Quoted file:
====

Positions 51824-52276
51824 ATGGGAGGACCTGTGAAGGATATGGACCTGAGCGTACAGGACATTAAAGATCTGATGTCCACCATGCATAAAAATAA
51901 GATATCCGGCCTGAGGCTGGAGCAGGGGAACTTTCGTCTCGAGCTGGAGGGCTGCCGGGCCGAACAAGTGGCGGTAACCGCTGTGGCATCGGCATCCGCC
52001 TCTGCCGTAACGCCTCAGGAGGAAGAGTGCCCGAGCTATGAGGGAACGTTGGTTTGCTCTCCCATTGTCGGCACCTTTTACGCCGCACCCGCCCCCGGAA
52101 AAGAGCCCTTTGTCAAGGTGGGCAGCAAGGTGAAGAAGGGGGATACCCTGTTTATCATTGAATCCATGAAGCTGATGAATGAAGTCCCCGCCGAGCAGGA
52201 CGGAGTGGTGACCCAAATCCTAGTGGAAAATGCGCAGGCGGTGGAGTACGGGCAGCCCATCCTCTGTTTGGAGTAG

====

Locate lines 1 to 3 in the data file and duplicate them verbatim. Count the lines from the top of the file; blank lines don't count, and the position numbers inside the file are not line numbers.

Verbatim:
Positions 51824-52276
51824 ATGGGAGGACCTGTGAAGGATATGGACCTGAGCGTACAGGACATTAAAGATCTGATGTCCACCATGCATAAAAATAA
51901 GATATCCGGCCTGAGGCTGGAGCAGGGGAACTTTCGTCTCGAGCTGGAGGGCTGCCGGGCCGAACAAGTGGCGGTAACCGCTGTGGCATCGGCATCCGCC